Revd Malcolm Hugh Wainwright
The Rectory, Church Lane
Skelton, York
01904 471351
Revd Anna Lindley
07714 325929

 

What does being a godparent involve?

It feels like a big responsibility . . .

I'm not sure I can make these decisions. What if I've not thought much about my faith and don't go to church regularly?

Does being a godparent mean I'm a legal guardian as well?

I'm worried about doing the right thing on the day.

What should I give as a present?

What happens in the baptism service?

After the baptism service

Building a relationship with your godchild

Growing in faith: confirmation

A prayer for godparents

A prayer for your godchild

As a godparent, you have a special role. It's about helping a child to come to know God, encouraging them in their spiritual life and supporting them in their membership of the local church.

You will be expected to be attend the child's baptism, where you will make promises to help to bring them up in the Christian faith.

It's a role that will develop over time, as your godchild grows up and develops their own faith.

It is. Have a look at the questions you will answer in the baptism service. Take some time to think through the commitments you make when you answer them. But don't forget that the Church can support you in encouraging and praying for your godchild.

Most people have doubts at some stage, and no one's asking you to be perfect.

However, being asked to be a godparent is a good opportunity to think about your own faith.

Godparents must have been baptized themselves, and it's best if you are also confirmed. Baptism or confirmation preparation can help you with your own questions about the Christian faith. It will also help you to support your godchild in developing their own faith. If you have any questions at all, why not speak to your parish priest or another Christian you know.

No. Your role as godparent is a spiritual one - to encourage and pray for your godchild. Perhaps you will be asked to be a guardian too, but that is separate from being a godparent.

The priest will make sure the service goes smoothly and that everyone knows what to do and when. Why not ask if there's a rehearsal or any other preparation you could get involved in?

The most important gifts you can give your godchild are your time, presence and prayers, but you will probably also want to mark the baptism or confirmation by giving a special gift.

Godparents don't have to buy expensive gifts. A simple, meaningful present is a good choice - maybe something to be used at the baptism, or a gift to be kept for later.

Here are some suggestions. You'll find many of these at Christian bookshops and cathedral gift shops. Or ask your minister for details of local suppliers.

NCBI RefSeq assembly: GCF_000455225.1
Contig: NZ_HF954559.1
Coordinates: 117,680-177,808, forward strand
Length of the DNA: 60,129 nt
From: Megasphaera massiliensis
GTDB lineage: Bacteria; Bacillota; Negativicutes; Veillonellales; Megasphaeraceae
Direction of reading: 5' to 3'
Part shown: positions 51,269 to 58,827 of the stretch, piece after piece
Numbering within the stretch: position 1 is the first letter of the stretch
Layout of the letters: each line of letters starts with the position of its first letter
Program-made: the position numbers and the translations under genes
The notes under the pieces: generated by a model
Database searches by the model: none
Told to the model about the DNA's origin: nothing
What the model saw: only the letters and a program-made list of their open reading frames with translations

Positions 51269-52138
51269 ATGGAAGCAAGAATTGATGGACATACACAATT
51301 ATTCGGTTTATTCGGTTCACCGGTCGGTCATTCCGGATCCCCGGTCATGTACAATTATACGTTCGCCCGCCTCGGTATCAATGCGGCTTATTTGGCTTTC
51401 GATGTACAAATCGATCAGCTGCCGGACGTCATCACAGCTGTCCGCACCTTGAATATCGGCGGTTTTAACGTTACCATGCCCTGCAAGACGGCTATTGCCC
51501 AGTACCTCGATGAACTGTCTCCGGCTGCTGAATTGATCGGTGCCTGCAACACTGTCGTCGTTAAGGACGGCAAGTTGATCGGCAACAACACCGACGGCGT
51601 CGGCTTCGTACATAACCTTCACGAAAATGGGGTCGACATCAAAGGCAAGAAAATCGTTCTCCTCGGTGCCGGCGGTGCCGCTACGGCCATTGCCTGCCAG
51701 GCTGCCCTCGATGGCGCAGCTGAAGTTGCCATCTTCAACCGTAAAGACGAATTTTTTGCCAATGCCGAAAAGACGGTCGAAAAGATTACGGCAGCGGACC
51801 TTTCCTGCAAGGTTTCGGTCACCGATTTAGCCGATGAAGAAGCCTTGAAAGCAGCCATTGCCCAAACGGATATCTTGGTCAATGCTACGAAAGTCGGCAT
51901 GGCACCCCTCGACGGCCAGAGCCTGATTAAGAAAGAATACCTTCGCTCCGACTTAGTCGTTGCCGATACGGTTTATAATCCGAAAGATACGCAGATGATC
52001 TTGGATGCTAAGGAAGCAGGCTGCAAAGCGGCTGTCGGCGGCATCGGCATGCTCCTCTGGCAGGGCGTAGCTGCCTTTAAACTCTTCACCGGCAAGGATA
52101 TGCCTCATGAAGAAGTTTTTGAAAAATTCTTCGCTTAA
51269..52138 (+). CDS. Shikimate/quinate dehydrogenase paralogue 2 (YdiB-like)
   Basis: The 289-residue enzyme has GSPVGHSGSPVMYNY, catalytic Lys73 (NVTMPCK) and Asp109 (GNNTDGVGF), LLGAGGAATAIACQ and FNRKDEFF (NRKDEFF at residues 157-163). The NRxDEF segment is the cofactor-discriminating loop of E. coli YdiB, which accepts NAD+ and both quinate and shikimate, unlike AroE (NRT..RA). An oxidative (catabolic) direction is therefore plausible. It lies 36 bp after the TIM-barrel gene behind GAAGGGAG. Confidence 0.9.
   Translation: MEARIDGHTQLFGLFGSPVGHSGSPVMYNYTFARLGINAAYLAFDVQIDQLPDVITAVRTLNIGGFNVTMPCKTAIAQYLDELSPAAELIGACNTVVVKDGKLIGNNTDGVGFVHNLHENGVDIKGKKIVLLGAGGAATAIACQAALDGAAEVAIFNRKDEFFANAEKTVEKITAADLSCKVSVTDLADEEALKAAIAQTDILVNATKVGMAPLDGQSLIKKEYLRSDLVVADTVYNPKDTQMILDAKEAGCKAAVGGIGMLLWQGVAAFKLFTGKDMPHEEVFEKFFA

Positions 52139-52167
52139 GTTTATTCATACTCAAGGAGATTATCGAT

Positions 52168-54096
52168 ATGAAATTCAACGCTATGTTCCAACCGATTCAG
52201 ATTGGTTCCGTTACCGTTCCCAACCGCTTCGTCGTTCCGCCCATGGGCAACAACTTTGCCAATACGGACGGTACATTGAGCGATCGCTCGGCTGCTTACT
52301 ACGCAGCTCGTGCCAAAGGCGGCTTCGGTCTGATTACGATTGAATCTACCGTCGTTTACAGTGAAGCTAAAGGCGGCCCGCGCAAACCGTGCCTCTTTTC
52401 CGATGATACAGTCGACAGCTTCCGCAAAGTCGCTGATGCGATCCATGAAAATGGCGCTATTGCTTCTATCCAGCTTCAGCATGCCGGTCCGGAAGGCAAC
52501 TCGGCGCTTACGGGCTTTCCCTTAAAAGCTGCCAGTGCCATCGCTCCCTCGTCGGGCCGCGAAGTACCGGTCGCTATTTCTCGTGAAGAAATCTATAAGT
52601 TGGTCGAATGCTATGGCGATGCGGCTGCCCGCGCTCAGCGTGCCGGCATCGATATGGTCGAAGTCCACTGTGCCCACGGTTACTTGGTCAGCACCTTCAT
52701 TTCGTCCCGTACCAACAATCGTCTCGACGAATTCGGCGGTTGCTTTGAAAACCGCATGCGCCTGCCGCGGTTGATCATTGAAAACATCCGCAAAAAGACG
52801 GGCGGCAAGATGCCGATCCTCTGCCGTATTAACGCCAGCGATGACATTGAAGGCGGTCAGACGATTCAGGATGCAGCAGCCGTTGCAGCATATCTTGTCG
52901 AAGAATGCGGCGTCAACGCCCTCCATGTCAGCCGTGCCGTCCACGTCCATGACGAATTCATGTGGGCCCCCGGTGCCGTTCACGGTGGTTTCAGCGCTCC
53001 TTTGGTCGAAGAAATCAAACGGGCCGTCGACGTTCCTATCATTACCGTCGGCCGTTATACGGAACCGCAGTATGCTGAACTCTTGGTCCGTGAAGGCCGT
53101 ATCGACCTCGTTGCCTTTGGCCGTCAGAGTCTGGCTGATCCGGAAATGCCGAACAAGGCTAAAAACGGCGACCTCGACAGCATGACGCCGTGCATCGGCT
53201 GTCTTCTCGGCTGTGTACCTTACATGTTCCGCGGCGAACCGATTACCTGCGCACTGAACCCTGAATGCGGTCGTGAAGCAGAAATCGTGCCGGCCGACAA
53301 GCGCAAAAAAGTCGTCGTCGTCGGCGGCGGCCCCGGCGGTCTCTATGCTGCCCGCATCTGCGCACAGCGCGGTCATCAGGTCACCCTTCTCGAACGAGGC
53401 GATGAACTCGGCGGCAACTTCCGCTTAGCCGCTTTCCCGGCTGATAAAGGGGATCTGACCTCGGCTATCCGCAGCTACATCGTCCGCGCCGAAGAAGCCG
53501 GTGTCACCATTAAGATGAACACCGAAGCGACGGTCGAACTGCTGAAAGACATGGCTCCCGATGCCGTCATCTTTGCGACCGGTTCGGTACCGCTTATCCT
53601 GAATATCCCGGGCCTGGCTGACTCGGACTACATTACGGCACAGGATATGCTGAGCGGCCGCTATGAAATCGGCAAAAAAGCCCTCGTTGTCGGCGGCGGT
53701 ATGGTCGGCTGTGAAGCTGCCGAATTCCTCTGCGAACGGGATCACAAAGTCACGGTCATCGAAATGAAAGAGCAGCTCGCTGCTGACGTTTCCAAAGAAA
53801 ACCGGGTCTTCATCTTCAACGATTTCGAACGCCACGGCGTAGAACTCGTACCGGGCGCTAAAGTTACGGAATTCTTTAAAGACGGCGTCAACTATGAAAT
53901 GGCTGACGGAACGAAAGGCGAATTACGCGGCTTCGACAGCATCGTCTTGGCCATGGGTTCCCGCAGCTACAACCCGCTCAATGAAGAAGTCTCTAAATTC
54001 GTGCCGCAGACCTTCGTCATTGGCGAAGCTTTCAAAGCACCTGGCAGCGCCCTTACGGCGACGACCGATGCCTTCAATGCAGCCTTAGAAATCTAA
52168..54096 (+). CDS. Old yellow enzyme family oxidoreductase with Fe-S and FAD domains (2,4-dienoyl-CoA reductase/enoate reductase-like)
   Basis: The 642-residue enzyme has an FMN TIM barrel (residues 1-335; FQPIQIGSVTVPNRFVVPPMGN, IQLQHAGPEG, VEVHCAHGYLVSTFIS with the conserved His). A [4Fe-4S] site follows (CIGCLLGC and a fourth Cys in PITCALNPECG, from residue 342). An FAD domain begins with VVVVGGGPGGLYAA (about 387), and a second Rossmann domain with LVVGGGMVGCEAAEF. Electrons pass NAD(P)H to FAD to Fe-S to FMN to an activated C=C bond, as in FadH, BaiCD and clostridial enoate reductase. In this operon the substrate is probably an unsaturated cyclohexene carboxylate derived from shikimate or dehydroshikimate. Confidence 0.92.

Bibles:

There are many different editions of the Bible. Some have pictures and simple language especially for children. Some have presentation boxes. It's worth asking the parents if there's a version they prefer. Perhaps you'll decide on a children's Bible at baptism and an adult edition as a confirmation present.

Books of Bible stories:

There are some lovely illustrated books of Bible stories for children. Why not build up a series over the next few years? You can always ask bookshops for advice on age-appropriate titles.

Books of prayers:

You'll find a wide variety available, including illustrated and gift book styles.

A silver or gold cross or chain (remember that your godchild won't be able to wear this for some time).

A small wooden cross

Drawings, paintings and posters of Christian stories

An icon or picture

Baptisms normally take place during a Sunday morning service, so the church congregation can welcome the child into the Church and declare their intention to support and pray for the child, parents and godparents.

When it comes to the baptism itself, the priest asks the parents and godparents to bring the child to the front of the church or gather around the font.

Before the baptism, the priest asks you to declare that you intend to do your best as a godparent. The priest asks you to say that you're 'prepared to walk with [the child] in the way of Christ' and will 'help them take their place within the life and worship of Christ's Church'.

Remember, if you've any doubts you can always discuss them with your priest.

The Church may give you a special card to remind you of your godchild's baptism and the promises you have made. Keep it somewhere you'll see it every day, so you remember your godchild each day and ask God to bless them daily as they grow up. Why not keep an up-to-date photograph alongside the card?

You're a godparent. Now what? Both you and your godchild will get far more out of this relationship if you can keep it alive.

Children love to get letters, postcards and emails. Why not send a card or small gift on the anniversary of the baptism, to show you care about them and to remind you both of what's special about this relationship.

Keep in touch regularly as they grow up. Perhaps when they're older, they'll want to ask questions about faith or Christian life. If you've kept in touch, they might be able to ask you - and that's something special.

Hopefully, later on your godchild will want to make his or her own declaration of faith at a confirmation service. Confirmation is an important occasion. Your godchild confirms the promises you made for them at the baptism service and the bishop leading the service prays for God's Holy Spirit to rest upon your godchild.